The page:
The Caps were 1-2-0 in Week 5 last season in what would be one of just three losing weeks in the 2016-2017 season. The disturbing aspect of Week 2 and the Caps’ 1-2-1 record – their first losing week this season – is that the record came entirely against Eastern Conference teams, and the Caps were 1-2-0 against fellow travelers in the Metropolitan Division. Disappointing as it was, it was not far from being a lot better, the Caps dropping a pair of one-goal decisions, one in overtime to the Tampa Bay Lightning on a power play.
Offense: 3.00/game (season: 3.67/game, 9th)
Three goals a game over four games might be considered an “average” week for this team. How they got there was not, and it was not an especially confidence-building experience. Five Capitals shared the 12 goals scored for the week, and the distribution is what is of note. T.J. Oshie led the club with four goals, and 11 of the 12 were scored by forwards on the top two lines. Christian Djoos had the other for the defenseman’s first NHL goal in his NHL debut against Pittsburgh in the second game of the week. It also happens to be the only goal scored by a Capitals defenseman through six games so far this season. As it is, Nathan Walker and Brett Connolly are the only forwards outside the top-six to record a goal so far among the 21 scored by the club.
Defense: 4.25/game (season: 3.67/game, 24th)
If Wayne Gretzky was right about not scoring on 100 percent of the shots you don’t take, opponents have taken that adage to heart against the Caps. The Caps allowed more than 35 shots to three of their four opponents in Week 2, giving them five games with more than 30 shots against in six games this season. That they merely rank 22nd in the league in shots against per game might be a reflection of more offense across the league at this early stage of the season. Digging into that number, the Caps finished the week ranked 24th in 5-on-5 Corsi (46.2 percent; numbers from Corsica.hockey) and 17th in shots attempts against per 60 minutes at 5-on-5 (55.22).
Goaltending: 4.23 / .875 (season: 3.60 / .894)
Goalies get the wins, and often the praise that goes with it, and they get the losses, and the often the grief that follows along. The numbers paint a portrait of a bad week for Braden Holtby and Philipp Grubauer. Holtby took Game 2 and 3 for the week and did not fare all that poorly. His 1-1-0, 2.54, .915 record for the week was not at the standard of overall production one has come to expect of Holtby, but stopping 43 of 44 shots at even strength was (.977 save percentage). That 9-for-13 in facing power plays was another matter (.692 save percentage), including all three goals scored by the Penguins in their 3-2 win over the Caps.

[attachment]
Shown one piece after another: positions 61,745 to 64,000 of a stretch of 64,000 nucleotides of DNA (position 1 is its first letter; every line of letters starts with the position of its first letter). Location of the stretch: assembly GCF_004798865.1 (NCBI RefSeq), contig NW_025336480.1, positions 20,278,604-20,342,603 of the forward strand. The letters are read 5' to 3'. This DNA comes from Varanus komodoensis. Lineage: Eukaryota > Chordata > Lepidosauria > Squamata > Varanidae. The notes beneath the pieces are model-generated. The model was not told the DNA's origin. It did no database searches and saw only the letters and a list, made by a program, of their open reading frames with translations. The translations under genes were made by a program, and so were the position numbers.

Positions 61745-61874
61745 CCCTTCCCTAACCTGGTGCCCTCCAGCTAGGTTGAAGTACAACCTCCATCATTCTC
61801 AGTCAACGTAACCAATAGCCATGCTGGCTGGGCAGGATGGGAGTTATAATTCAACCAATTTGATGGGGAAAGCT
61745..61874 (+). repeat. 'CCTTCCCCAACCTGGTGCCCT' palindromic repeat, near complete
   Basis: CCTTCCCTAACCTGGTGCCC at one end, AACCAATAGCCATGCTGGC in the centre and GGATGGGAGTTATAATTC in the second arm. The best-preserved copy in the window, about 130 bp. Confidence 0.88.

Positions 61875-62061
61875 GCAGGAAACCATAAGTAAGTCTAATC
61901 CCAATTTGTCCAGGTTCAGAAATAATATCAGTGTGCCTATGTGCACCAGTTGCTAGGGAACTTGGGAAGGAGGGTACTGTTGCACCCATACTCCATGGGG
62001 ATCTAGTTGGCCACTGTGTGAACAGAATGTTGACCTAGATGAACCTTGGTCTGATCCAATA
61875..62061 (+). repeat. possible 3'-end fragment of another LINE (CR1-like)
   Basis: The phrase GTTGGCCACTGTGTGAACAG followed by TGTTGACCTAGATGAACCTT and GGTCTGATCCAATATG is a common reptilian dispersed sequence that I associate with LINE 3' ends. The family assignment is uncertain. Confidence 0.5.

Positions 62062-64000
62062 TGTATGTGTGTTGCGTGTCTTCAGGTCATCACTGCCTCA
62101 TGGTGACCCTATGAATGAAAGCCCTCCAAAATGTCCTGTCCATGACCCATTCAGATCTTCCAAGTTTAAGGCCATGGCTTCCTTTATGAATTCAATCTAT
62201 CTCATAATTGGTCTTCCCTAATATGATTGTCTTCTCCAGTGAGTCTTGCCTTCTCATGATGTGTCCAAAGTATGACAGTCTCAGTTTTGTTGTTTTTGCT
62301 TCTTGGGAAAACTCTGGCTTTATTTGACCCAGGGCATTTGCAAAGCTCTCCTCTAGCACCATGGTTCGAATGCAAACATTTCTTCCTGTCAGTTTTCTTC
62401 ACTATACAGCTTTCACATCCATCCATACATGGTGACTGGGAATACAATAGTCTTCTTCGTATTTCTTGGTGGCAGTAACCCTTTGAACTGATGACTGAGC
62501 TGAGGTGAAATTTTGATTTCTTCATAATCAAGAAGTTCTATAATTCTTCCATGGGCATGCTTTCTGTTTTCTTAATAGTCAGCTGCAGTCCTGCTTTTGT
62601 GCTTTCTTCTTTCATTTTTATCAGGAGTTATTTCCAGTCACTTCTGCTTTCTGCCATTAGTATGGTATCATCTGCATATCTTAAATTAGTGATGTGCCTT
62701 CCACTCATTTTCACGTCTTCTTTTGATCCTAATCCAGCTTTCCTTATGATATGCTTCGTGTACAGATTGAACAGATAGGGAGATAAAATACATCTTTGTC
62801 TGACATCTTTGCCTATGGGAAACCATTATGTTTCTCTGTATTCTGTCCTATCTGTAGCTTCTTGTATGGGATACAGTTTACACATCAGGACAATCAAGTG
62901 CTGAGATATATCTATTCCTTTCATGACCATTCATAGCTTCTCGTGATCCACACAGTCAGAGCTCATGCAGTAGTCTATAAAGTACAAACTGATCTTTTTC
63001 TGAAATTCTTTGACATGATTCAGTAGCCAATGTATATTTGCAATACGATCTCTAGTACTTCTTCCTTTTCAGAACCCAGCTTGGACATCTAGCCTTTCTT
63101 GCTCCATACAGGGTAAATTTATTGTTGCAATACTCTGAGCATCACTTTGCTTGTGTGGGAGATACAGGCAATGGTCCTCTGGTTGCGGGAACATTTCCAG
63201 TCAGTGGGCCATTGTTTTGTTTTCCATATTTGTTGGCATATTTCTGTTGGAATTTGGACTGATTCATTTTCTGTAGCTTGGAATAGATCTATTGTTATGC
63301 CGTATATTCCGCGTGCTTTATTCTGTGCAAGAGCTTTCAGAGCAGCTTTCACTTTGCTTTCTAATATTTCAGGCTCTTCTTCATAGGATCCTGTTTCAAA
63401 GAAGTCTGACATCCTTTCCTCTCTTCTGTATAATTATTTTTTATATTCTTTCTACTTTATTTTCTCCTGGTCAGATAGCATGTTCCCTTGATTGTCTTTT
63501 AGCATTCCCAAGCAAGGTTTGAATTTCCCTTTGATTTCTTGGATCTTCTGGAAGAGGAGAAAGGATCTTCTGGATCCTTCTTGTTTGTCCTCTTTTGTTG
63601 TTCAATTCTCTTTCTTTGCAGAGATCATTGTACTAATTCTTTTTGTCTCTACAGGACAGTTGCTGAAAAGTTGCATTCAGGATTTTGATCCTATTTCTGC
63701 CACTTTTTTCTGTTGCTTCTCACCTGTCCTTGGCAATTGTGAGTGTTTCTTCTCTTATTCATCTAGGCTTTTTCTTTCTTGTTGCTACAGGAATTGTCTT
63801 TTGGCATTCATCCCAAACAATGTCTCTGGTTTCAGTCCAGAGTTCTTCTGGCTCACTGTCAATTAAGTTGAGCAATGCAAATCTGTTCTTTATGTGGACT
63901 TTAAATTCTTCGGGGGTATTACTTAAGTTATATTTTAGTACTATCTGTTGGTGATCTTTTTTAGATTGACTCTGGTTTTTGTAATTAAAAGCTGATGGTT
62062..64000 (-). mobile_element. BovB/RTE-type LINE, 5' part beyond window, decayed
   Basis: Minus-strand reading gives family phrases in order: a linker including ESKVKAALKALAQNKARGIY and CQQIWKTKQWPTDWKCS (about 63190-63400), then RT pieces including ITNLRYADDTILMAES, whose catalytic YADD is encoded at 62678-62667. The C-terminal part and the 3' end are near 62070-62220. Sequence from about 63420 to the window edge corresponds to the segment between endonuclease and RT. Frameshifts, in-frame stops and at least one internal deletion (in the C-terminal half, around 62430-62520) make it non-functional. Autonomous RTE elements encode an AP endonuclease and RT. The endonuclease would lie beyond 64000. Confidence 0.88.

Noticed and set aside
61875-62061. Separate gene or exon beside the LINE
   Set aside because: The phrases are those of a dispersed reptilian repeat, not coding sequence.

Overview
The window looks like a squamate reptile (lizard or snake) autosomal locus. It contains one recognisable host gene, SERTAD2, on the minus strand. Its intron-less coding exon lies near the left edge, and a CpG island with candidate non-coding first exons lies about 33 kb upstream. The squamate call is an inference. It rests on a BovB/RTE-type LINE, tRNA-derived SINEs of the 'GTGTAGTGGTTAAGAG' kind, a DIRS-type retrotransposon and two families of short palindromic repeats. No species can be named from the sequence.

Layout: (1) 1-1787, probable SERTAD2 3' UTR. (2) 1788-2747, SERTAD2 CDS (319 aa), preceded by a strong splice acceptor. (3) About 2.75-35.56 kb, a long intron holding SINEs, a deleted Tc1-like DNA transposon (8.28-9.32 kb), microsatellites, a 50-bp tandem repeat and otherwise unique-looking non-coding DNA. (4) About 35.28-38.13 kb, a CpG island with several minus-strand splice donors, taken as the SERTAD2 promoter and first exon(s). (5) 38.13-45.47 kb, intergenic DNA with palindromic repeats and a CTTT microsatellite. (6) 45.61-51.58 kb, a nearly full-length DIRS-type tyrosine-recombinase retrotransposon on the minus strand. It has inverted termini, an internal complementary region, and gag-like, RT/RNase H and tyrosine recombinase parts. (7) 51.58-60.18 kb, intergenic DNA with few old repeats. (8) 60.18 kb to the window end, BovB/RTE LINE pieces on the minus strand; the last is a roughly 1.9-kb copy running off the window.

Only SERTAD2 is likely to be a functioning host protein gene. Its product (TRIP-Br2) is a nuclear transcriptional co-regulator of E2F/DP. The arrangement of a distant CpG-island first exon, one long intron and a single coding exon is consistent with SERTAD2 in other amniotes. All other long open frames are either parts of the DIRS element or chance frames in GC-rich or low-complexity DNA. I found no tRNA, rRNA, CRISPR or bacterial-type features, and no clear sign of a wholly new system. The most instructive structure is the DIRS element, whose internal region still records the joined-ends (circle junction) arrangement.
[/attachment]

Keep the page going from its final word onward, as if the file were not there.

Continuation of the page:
The best that can be said of Philipp Grubauer’s week is that he took one for the team, and over the course of a long season, there is a lot to be said for that. He did not get much in the way of support in front of him. He faced 40 shots against the Tampa Bay Lightning to start the week, 22 of them in the third period and overtime, and had to face a Lightning power play on the game-deciding goal. Against the Philadelphia Flyers to end the week, the team in front of him was playing its third game in four nights and the back half of a road set of back-to-back games. It might not be as grueling a run as it might be in February or March, when the grind of the season takes its toll, but it was no skate on the pond, either. And Grubauer was left in to face the whirlwind – 37 shots, eight goals. It was the most goals allowed by a Caps goaltender in a single game since Olaf Kolzig gave up eight in an 8-1 loss to the Pittsburgh Penguins on January 25, 2006.
Power Play: 5-for-15 / 33.3 percent (season: 30.0 percent / 2nd)
Going 5-for-15 is a very good week, but what is odd about that kind of efficiency was that the Caps alternated games with power play goals (two against Tampa Bay, three against New Jersey) with games without a goal (against Pittsburgh and Philadelphia). T.J. Oshie had a particularly productive week, posting three of the Caps’ five power play goals. And then there was Nicklas Backstrom, who recorded an points on all five goals with the man advantage, a goal and four assists. That output put him at the top of the league’s power play scoring list for the week and at the top of that list for the season (1-5-6). Overall, the Caps were an efficient group, scoring those five goals on 25 power play shots (20.0 percent) and recording those 24 shots in 24:00 of power play ice time.